Fairly Neurotic

Don't Take Calls from Darkies

India has a mass, collective neurosis when it comes to dark skin. You’d think a people who feature an immense jingoism and gorgeous swarthiness would celebrate their exquisite complexions. Bizarrely, the cult of fairness grips the Indian psyche. Beyond mere conceptions of beauty, it is an indicator of class and even moral worth in the popular imagination.

Parents aspire to bag the lightest skinned brides for their sons. As a consequence, any would-be bride listed in the shaadi advertisements of the newspaper classifieds or online matrimonial sites will describe her tinting within her biodata, along with her religion, caste, education, employment, and family background. The convention for describing skin color is a three step gradation: Fair, Wheatish, or Dark. My unscientific survey of the matrimonial sites seems to reveal a much higher reporting of “Fair” complexion, and a vastly lower reporting of “Dark” complexion, than one observes in the general population.

Perhaps the brides-to-be are contributing to India’s Rs. 1,400 crore ($356 million) in sales of skin bleaching creams. Men also indulge in this self-loathing makeover. According to 2004 market data, men make up approximately 25 percent of this market; and that percentage, like the market itself, is expanding.

The media, of course, only reinforces these absurd, pernicious personal aesthetics. Bollywood films feature light-skinned heroes vanquishing darker villains. This summer, South India’s biggest star, Rajnikanth, released the most expensive Indian film ever made, Sivaji. Like most Tamilians, Ranjniknath’s skin is a deep, dark brown. To make him appear fairer in the film, he subjected himself to skin grafts. Shah Rukh Khan, arguably the biggest movie star in the world, is the brand ambassador for Emami’s “Fair and Handsome” skin-whitening cream.

The television commercials for fairness creams and soaps invariably feature light-skinned models – men and women who already look downright Swedish compared to the general population – who become miraculously lighter in after using the products. The message in this imagery is unambiguous: even fair is not fair enough.

Dark skin is bad, says the media. Even the big multinational corporations doing business in India play on these bigotries. Take, for example, the Vodophone hoarding pictured above. This is from the new Vodophone ad campaign which touts the mobile phone provider’s caller screening feature. The imagery communicates: take the calls of good people and ignore the calls of bad people. Bad people, of course, are best represented by dark skin.

Activists have long tried to pass legislation prohibiting the sale of fairness products in India on grounds that they prey on female insecurities and are essentially disparaging to women. They have been far from successful; and the now-enormous use of fairness products by men further undermines the already mistaken reliance on the gender-based argument. The better argument for banning fairness products, it seems, is that they pose an unacceptable health risk to the general population – albeit a mental health threat – and cannot be used safely. These are not arguments which will ever prevail.

Fairness products will continue to dominate the Indian cosmetics industry until India wakes up, looks in the mirror, and likes what it sees.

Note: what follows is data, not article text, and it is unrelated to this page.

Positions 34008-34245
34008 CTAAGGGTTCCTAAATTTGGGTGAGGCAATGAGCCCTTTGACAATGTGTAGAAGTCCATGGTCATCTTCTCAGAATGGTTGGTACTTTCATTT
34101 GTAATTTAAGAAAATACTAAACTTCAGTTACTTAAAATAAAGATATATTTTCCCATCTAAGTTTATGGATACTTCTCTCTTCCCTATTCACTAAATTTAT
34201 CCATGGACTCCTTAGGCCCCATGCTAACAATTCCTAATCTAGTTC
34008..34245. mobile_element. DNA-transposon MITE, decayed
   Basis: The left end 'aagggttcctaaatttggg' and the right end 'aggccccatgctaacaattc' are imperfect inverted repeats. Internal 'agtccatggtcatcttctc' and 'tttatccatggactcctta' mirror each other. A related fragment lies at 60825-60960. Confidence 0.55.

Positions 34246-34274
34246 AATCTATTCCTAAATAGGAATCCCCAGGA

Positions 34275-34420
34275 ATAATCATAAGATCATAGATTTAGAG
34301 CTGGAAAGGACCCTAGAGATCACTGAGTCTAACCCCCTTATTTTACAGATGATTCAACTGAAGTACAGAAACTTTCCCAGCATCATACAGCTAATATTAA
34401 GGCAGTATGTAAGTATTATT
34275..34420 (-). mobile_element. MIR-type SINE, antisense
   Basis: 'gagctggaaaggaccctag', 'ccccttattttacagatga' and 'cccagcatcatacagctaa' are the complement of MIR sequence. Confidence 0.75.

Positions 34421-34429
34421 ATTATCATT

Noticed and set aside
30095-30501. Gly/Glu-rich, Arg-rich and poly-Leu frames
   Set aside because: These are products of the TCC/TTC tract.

5 Responses to “Fairly Neurotic”

  1. 1 millyonair 22 December 2007 at 10:47 am

    Oh, how absurd. It’s weird that in lots of cultures, people try to change their dominant features. You know, like white chicks toasting themselves in tanning beds, and black people straightening their (really cool) hair (I’d totally have an Afro if I could grown one). People seem to be obsessed with their exterior, and completely neglectful of their interior self. Or, like you indicated, they imagine their appearance to be a reflection of their “true self.” But maybe the altered exteriors of people who succumb to media pressure to look different, do, in fact, provide a glimpse into their interiors, only what is revealed is the opposite of that they would have us see. Instead of beauty and goodness, it displays insecurity and a dismally narrow definition of what beautiful is.

  2. 2 viju 23 December 2007 at 8:03 pm

    If popular movies are anything to go by South has been more receptive to darker skin as leads. The Sivaji fair scene is limited to one song and in the movie it doesn’t signify much. But I admit it was quite bizarre.
    I think most of it can be attributed to fairness creams represented by the horrendous and offensive ads of Fair and Lovely. It’s almost racism.
    And I am sure many celebrities who yap that Black is so cool, wouldn’t really long for it.

  3. 3 Zen 4 June 2008 at 11:46 pm

    Hi Mark,
    Sorry, am indulging in nit-picking here. But Rajnikanth isn’t actually Tamilian. He made it big in the Tamil film industry, but he is actually from Maharashtra.
    p.s. Liked your blog a lot.

  4. 4 gyanban 17 December 2009 at 8:40 pm

    Couldn’t agree with you more.Like most of India is obsessed with looking fair, most of the western world is obsessed with looking thin.Media influence remains the only constant in between. Commerce and human psychology are strange bedfellows or capitalism and fairness are inversely proportional !

    Good Post.

  5. 5 mbjesq 20 June 2010 at 9:14 pm

    My brilliant friend, Kuzhali Manikaval, frequently crafts “the definitive statement” on on subject or another; but, because she disguises her incisive critique in pure nuttiness, the world generally fails to take notice. Kuzhali gets the world better than the world gets Kuzhali, I fear.

    In any case, she’s done it again.

    Here’s the definitive statement on fairness and “duskiness” in the Indian psyche, in the form of a not-so-Socratic dialogue from her wonderful blog. Enjoy!

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